Americans love their pets. Recent studies estimate that roughly 78 million dogs and 86 million cats are owned in the United States. In other words, pets reside in nearly 65% of all households.
It is not surprising, therefore, that when parties decide to dissolve their marriage, an increasingly contentious issue is what – if any – post-divorce rights they have to spend time with the pets which have become part of their family?
In the first case of its kind in Illinois to address this issue, our Appellate Court has ruled that courts have no authority to enter an order requiring that a soon-to-be ex-spouse have “visitation” rights with Fido or Fluffy.
In In re Marriage of Enders and Baker, 2015 IL App (1st) 142435, the parties had been married for more than ten years. After the wife filed a Petition for Dissolution of their marriage, the husband filed a motion seeking visitation with the two dogs – Grace and Roxy – they acquired during their marriage. The husband alleged that the parties had contemplated their having joint custody of the dogs, but that the wife had refused to allow him to visit with them for several months. The trial court granted the husband’s motion, and ordered that he be given temporary visitation with the dogs on alternating weekends, from 10:00 a.m. Saturday until 8:00 p.m. Sunday.
At trial, one of the contested issues was the parties’ relationship with – and rights to – their two dogs. The wife testified that when the husband moved out of the marital home, the two dogs were left in her care. According to her, someone was always at the house, and the large dogs enjoyed their big yard. Regarding his temporary visitation with the dogs, the husband testified that although his apartment lease did not allow pets, he had a verbal arrangement with the landlord to allow the dogs to visit periodically.
At the conclusion of the trial, the court awarded the dogs solely to the wife, and denied the husband any right to visitation. The husband appealed, claiming that Illinois courts have authority to order pet visitation, and that his visitation would be in the best interests of the parties.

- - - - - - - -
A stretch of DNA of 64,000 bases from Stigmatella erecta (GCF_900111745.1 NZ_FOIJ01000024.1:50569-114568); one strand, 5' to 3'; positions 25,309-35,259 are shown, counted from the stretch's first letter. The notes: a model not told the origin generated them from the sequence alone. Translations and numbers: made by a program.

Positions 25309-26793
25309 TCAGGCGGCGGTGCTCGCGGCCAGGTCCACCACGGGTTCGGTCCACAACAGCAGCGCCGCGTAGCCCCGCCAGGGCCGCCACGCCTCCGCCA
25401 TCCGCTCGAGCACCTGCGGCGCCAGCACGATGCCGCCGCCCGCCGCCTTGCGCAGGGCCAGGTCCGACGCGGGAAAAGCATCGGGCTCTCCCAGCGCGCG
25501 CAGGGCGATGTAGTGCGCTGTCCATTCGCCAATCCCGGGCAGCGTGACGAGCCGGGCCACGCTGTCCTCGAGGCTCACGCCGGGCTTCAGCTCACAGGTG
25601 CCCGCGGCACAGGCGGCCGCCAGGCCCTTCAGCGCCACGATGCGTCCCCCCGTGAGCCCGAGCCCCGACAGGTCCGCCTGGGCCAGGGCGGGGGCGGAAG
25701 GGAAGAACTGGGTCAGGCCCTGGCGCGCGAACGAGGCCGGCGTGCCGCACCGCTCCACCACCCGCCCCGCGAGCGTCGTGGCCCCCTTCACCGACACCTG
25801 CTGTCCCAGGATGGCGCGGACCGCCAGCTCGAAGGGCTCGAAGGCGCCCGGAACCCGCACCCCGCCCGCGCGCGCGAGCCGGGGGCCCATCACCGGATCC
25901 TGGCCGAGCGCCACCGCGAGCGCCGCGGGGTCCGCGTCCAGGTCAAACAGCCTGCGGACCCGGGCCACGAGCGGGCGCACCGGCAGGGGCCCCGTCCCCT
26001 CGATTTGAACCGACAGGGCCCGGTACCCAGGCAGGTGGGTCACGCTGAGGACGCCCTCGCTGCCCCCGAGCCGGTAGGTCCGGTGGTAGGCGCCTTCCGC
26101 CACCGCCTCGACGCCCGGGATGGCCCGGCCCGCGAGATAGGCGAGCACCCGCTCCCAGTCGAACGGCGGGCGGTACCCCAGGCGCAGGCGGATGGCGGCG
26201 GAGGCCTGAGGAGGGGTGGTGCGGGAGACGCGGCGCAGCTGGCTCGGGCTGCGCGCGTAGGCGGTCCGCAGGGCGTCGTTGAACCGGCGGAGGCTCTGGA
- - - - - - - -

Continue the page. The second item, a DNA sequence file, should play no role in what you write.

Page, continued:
Noting that this was an issue of first impression in Illinois, the appellate court looked to a 2013 New York decision relied upon by the trial court and which denied dog visitation. In Travis v. Murray, 977 N.Y.S.2d 621, the New York court declined to apply a “best interests of the dogs” standard which mirrored the “best interests of the child” standard, finding it to be “unworkable and unwarranted.” The court did acknowledge, however, that a pet is “decidedly more than a piece of property,” and accordingly used a “best for all concerned” standard to determine which spouse should be awarded the animal. Nevertheless, the New York court refused to even consider allowing visitation to the other party, as this would “only serve as an invitation for endless post-divorce litigation, keeping the parties needlessly tied to one another and to the court.” The Enders court relied upon this reasoning to likewise conclude that Illinois law has no provision for pet visitation after a divorce.
Turning finally to the question of which spouse should be awarded the dogs, the Enders court noted that the sole Illinois statutory definition for a pet owner is set forth in the Animal Control Act, which defines an owner as “any person having a right of property in an animal, or who keeps or harbors an animal, or who has it in his care, or acts as its custodian.” Here, the appellate court held that the wife was the “owner” of the dogs because they remained with her when the husband moved out of the residence. She therefore was the person who “keeps or harbors” the dogs, has them “in [her] care,” and acts as their regular “custodian.”
As society shifts away from viewing pets simply as “property” and more as members of the family, there can be no doubt that additional cases will arise in which these types of disputes will be litigated, and further guidance will be offered by both the courts and the legislature. For now, however, when a marriage dissolves, it is clear that Illinois courts lack legal authority to order either pet “custody” or “visitation.”